While the Centre and some state governments have cut taxes on diesel, there was a decline in the movement of freight in November because of slower industrial activity, showed the CRISL research report on freight.
According to the report, the quantum of freight moved was flat to negative on month after the pre-festive buzz in October. CRISFrex captures the changes in freight rates on a sequential basis. What makes it the first-of-its-kind in India is that it also tracks free cash flows (FCF; pre-EMI), of transporters on an ongoing basis. Higher FCF would typically support demand for commercial vehicles.
The report observed that the freight rates for haulage of essentials such as FMCG/FMCD have remained relatively resilient in November. After the festive stock-up, freight rates for discretionary goods such as auto carriers and textiles are seeing more pressure compared with other sectors mining, cement and steel freight rates have also seen some correction as infrastructure-building activity was a wee subdued on-month.
However, this correction is not significantly more than the fall in diesel price in the case of cement. The situation needs to be monitored for the next 1-2 months, it said.
It added that in the first week of November, the central government announced a Rs 10 per litre reduction in the Central Excise applicable on diesel. A few states followed suit by announcing additional cuts in state taxes (VAT) on diesel. This may seem to augur well for the profitability of transporters.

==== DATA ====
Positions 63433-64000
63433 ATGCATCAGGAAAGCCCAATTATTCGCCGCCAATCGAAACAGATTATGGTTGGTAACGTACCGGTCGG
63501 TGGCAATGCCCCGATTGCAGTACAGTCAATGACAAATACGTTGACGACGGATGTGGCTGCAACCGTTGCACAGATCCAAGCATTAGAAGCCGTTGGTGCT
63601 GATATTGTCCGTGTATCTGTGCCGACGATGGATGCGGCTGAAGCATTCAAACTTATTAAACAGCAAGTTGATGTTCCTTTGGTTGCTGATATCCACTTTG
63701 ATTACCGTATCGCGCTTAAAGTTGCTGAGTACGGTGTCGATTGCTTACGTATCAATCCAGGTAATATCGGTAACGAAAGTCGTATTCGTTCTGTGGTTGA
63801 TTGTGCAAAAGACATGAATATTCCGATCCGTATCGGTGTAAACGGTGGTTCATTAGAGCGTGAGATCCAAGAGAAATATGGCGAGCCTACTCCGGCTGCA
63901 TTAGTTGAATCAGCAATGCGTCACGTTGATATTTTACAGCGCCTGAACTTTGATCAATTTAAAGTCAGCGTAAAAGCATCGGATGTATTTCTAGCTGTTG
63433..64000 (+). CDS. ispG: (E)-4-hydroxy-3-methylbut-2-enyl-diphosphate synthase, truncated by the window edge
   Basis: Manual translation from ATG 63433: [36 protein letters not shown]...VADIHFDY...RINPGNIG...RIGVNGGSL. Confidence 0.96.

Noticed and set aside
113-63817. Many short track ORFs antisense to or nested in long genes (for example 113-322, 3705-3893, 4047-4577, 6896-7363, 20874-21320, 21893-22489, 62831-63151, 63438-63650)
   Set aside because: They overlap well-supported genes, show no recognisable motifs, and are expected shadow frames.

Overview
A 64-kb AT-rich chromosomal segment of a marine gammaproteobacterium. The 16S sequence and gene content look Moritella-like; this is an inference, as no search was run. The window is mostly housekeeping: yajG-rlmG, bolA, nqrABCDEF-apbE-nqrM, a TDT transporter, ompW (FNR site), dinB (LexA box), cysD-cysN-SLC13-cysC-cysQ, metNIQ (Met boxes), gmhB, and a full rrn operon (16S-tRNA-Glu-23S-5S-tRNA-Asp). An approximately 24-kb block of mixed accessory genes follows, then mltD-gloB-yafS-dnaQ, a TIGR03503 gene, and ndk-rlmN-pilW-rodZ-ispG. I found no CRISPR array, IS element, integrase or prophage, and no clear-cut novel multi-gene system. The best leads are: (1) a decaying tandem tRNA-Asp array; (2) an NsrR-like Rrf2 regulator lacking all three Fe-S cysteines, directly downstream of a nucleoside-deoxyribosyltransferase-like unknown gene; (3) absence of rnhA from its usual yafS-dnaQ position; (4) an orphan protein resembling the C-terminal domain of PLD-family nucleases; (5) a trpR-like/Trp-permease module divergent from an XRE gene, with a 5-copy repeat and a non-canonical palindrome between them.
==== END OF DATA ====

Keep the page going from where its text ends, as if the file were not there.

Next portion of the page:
However, the freight industry is very dynamic and competitive, so demand-supply factors also play a material role in freight rates. The excise duty cut translates to a 3-5 per cent reduction in the cost structure of a transporter. Add the cropping of VAT rates by a few states, and the reduction would be 4-6 per cent.
FreightSigns finds that consumer essentials such as agriproducts and FMCG/FMCD are the most resilient and stable segments driving the trucking industry, even in the current context. This was seen in November also when haulage of FMCG/FMCD saw the lowest correction among all the commodity types tracked by FreightSigns.
Discretionary goods such as automobiles and textiles are seeing the highest correction in freight rates — about 10 per cent —because dispatches have been under pressure. Industrials such as mining products (coal, iron ore, limestone), cement and steel are seeing a slight moderation in freight rates relative to the diesel price cut. In adjacencies, slack freight demand for mining/ construction aggregates, cement and steel haulage is reflected in the lack of interest among transporters to buy new tippers and high-tonnage tractor-trailers typically used in these segments.
It further added that all this has resulted in the CRISFrex Index dropping to 114 in November 2021 from 122 in October. But the one-month decline in margins has been relatively less because FCF (pre-EMI) — as assessed by CRISIL Research — are estimated to be ~15 per cent of the freight earnings, compared with ~17 per cent in October. The margins, nevertheless, remain slightly above August levels.